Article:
"He has prostituted his negative [his veto] for suppressing every legislative attempt to prohibit or to restrain this execrable commerce; and that this assemblage of horrors might want no fact of distinguished die. He is now exciting those very people to rise in arms among us, and to purchase that liberty of which  he has deprived them, by murdering the people for whom he also obtruded them: thus paying off former crimes committed against the liberties of one people, with crimes which he urges them to commit against the lives of another."

This section was largely deleted by slaveholding delegates of the Continental Congress -- only the phrase "He has excited domestic Insurrections among us" survived -- but Jefferson's attempt to place the blame for slavery on the King, rather than on the colonists who owned slaves, reveals that he was well aware of the evils involved in the slave industry. Ultimately, a third of the signers of the Declaration of Independence owned slaves, including Jefferson.

Fighting the Federalists

After the Revolutionary War was won, the country floundered under the Articles of Confederation, which declared the states "sovereign" and "independent" states. To save the nation's fragile independence, George Washington and his then-protege James Madison devised a new Constitution in 1787 that concentrated power in the central government.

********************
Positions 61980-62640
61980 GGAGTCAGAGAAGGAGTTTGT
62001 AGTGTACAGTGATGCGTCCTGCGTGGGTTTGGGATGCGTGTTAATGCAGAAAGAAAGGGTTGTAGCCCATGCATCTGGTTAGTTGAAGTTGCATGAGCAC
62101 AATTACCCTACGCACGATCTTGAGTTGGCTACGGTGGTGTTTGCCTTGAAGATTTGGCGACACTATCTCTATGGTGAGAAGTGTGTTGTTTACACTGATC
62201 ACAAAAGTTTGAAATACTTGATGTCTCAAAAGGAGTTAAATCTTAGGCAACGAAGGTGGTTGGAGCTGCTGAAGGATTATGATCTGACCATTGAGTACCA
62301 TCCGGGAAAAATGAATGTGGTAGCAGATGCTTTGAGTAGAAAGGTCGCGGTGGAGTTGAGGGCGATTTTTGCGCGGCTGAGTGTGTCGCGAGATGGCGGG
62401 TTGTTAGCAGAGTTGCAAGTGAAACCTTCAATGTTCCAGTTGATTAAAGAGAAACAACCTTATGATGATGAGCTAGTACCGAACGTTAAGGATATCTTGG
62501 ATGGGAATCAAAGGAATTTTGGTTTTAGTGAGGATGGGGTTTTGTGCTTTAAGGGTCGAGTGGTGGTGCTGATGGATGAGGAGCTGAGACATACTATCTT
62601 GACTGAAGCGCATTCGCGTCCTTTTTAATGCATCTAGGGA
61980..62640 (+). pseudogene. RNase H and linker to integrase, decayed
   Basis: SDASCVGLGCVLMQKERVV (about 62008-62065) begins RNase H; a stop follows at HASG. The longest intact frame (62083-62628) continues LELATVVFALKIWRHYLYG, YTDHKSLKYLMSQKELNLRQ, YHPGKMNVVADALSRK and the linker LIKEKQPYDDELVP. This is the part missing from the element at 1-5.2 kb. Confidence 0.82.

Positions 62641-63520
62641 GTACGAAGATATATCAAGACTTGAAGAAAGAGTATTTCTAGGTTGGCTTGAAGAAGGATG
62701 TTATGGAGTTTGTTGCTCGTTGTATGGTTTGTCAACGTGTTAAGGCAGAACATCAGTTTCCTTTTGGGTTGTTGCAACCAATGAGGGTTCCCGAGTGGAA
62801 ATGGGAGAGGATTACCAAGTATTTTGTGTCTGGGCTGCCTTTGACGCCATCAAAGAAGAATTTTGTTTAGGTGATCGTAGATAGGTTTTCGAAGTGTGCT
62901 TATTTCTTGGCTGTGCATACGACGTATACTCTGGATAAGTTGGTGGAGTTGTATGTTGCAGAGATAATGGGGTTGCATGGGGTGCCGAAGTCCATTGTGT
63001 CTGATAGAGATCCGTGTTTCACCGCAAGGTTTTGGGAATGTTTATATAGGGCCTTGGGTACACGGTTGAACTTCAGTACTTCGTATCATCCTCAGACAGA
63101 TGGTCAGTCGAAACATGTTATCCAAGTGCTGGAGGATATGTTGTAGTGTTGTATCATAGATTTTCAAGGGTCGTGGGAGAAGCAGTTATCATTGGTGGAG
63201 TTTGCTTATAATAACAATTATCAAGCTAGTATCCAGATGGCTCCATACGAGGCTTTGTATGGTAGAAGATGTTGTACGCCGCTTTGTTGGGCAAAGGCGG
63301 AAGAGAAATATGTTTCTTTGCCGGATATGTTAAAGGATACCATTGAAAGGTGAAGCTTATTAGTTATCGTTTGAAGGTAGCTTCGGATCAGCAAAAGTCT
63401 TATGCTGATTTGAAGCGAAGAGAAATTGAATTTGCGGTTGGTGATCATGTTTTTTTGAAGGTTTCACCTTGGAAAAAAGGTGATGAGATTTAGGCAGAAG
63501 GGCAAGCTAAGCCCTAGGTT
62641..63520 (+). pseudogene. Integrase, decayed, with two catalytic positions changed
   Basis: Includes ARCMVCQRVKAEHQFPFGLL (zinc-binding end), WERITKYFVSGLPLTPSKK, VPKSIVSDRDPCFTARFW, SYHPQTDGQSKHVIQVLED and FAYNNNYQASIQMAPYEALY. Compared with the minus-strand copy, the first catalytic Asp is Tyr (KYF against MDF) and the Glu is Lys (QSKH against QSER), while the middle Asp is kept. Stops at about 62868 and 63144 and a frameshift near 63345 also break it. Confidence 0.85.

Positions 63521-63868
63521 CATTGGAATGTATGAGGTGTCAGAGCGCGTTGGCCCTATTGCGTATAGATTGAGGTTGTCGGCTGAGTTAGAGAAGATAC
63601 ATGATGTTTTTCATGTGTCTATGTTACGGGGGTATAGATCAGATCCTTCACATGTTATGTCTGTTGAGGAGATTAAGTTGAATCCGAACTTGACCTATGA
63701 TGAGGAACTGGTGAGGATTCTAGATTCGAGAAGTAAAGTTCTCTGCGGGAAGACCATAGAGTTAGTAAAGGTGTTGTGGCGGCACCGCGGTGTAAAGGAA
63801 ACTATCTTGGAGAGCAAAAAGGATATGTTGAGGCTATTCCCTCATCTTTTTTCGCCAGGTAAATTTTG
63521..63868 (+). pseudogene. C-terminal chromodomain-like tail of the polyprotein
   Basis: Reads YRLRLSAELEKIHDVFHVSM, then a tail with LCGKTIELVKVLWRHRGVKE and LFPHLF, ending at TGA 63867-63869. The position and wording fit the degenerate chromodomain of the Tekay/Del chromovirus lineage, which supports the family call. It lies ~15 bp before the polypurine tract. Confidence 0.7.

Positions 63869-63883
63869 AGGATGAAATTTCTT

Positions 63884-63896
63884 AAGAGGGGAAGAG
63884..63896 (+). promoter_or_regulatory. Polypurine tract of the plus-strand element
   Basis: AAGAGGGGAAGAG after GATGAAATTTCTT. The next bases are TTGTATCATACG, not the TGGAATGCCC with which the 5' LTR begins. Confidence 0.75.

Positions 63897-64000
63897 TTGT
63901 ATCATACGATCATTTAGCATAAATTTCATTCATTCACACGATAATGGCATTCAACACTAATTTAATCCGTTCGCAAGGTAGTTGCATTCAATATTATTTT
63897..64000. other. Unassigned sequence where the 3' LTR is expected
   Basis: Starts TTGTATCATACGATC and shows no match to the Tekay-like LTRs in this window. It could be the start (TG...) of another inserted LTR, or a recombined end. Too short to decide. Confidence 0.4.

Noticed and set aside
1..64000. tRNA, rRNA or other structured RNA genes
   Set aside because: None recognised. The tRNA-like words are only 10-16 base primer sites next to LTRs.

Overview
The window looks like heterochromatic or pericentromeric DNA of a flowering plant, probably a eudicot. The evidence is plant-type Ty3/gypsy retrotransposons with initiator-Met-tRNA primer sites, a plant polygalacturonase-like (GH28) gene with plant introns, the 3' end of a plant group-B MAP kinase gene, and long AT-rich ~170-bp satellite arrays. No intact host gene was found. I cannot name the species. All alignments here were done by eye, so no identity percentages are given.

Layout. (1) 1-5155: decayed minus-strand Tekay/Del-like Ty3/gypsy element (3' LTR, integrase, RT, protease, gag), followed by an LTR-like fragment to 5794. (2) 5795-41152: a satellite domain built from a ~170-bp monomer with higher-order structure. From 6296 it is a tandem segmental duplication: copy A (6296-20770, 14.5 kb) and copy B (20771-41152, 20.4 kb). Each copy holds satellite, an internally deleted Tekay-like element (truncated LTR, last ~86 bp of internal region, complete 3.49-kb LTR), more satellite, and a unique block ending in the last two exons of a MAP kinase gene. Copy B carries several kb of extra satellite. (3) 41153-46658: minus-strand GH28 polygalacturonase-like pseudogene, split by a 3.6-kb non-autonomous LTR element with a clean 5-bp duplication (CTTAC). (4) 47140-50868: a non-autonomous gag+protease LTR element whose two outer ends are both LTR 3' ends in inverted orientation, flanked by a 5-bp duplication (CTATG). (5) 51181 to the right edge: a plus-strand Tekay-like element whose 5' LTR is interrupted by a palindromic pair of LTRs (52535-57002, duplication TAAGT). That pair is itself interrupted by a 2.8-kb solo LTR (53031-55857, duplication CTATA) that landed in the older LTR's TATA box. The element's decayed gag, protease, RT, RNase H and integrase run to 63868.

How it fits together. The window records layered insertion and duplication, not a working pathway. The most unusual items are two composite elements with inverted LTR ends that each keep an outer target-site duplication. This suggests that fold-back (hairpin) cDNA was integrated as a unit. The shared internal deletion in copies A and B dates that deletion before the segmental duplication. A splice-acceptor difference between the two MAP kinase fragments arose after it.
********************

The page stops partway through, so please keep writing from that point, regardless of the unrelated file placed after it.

However, this major change was fiercely opposed by key Southerners, such as Virginia's Patrick Henry and George Mason, who warned that the federal government would eventually come under the control of the North and would demand the end of slavery -- thus intruding on the "rights" of white Virginians to own black slaves. Despite these warnings, the Constitution won ratification, albeit narrowly in Virginia. [For details, see's "The Right's Dubious Claim to Madison."]

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Robert Parry broke many of the Iran-Contra stories in the 1980s for the Associated Press and Newsweek. His latest book, Secrecy & Privilege: Rise of the Bush Dynasty from Watergate to Iraq, can be ordered at It's also available at